by ALBERT Camus
adapted for the stage by Neil Bartlett.
The Arcola Theatre, Studio 1, 24 Ashwin Street, London E8 3DL to 6 May 2017.
Mon-Sat 7.30pm Mat Wed & Sat 3pm.
Runs 85 mins No interval.
TICKETS: 020 7503 1646.
Review: William Russell 11 April.
Challenging and exciting adaptation for today
The plague Camus was writing about in the aftermath of the Second World War was that of Fascism which had swept Europe, plunging people into a time of crisis and despair and arbitrary death. It was about survival, how to live through the unthinkable. Neil Bartlett’s adaptation is stark and powerful. He has set it on a stage bare except for some chairs and a table. Five of the novel’s protagonists are giving witness it seems to some kind of inquiry into what happened. They speak in short bursts, interrupt one another, leave the discussion, return. The cast handle the fragmented conversations with commendable skill, creating out of them a collection of believable characters.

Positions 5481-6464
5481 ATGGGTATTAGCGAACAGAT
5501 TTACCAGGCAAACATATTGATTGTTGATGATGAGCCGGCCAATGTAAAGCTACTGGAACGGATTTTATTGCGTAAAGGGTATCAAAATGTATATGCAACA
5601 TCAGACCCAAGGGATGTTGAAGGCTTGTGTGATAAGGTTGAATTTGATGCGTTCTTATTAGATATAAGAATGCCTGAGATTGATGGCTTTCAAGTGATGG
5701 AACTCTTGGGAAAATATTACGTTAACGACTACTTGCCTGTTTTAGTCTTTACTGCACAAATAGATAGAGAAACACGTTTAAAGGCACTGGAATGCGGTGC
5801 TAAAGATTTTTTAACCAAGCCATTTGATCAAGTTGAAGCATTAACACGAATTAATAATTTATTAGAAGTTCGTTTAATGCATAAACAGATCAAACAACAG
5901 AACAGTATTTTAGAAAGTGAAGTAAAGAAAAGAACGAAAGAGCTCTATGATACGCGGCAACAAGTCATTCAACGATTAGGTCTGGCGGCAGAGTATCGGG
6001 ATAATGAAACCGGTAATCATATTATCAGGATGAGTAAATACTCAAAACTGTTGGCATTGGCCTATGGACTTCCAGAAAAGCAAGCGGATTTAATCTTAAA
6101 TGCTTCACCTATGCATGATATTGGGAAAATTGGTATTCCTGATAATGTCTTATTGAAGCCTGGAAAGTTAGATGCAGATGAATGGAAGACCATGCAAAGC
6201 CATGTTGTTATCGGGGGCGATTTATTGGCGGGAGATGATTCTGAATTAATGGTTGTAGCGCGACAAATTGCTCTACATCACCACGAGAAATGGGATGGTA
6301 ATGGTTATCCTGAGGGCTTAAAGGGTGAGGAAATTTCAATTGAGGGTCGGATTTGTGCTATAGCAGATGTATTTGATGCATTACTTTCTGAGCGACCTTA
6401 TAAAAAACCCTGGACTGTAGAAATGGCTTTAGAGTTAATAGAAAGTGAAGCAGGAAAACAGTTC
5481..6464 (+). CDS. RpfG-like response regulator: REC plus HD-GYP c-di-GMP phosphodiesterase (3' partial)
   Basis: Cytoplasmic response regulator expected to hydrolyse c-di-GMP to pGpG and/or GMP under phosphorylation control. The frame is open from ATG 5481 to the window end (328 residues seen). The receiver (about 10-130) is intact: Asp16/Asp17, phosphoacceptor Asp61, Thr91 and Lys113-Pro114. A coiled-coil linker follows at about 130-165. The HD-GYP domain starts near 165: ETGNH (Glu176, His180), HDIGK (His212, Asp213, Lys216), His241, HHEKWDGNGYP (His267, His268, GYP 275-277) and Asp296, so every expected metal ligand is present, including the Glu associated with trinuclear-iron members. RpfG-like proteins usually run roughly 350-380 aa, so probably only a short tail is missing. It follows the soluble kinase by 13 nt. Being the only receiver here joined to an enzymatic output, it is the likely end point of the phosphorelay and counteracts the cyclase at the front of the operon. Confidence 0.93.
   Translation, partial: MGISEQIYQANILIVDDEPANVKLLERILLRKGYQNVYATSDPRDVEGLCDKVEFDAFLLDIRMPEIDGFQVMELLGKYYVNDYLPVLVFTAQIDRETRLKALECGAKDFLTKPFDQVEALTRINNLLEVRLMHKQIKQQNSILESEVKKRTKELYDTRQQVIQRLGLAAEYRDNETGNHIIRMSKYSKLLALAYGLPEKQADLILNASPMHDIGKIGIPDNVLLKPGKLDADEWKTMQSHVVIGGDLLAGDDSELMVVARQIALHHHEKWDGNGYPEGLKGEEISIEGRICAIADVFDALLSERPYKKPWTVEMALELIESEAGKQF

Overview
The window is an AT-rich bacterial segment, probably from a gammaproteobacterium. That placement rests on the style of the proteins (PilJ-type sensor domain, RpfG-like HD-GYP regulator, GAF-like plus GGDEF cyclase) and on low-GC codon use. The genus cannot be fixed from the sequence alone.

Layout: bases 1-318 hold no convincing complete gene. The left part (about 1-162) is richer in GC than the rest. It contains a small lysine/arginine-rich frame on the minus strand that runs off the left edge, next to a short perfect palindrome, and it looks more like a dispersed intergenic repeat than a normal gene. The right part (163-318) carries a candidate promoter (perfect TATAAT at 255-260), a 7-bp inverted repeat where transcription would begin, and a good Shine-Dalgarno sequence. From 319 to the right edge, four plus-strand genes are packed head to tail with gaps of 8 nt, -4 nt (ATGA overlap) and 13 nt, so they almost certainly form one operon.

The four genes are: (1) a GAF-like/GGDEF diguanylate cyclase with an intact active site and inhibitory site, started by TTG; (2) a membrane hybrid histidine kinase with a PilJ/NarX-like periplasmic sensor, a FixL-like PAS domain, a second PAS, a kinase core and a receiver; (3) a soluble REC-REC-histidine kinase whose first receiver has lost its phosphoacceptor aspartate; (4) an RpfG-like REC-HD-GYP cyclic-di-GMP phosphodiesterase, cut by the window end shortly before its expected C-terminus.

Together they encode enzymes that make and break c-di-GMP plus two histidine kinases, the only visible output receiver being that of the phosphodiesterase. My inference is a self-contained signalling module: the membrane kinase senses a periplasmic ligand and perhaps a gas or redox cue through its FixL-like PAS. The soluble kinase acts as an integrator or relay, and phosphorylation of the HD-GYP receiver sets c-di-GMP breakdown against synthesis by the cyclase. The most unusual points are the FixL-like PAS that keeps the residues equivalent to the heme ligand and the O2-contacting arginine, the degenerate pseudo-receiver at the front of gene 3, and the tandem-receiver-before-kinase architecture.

It is about how a plague of rats arrive, pestilence breaks out, quarantine is imposed, some people prosper, others volunteer to fight the disease, others are separated from those they love by the accident of timing. Given the state of the times it is as relevant now as it was in 1947. His warning was that the rats could always return, and those who said Never Again about the Nazis had to bear that in mind. They come in different forms.
The role of Dr Rieux, the main narrator, is actually played by a woman, Sara Powell, but she is playing a man, her sex is an irrelevance, and it simply adds to the all embracing nature of this painfully shared experience.
Mr Cottard: Joe Alessi.
Mr Grand: Burt Caesar.
Raymond Rambert: Billy Postlethwaite,
Dr Rieux: Sara Powell.
Jean Tarrou: Martin Turner.
Director: Neil Bartlett/
Lighting Designer: Jack Weir.
Sound Designer: Dinah Mullen.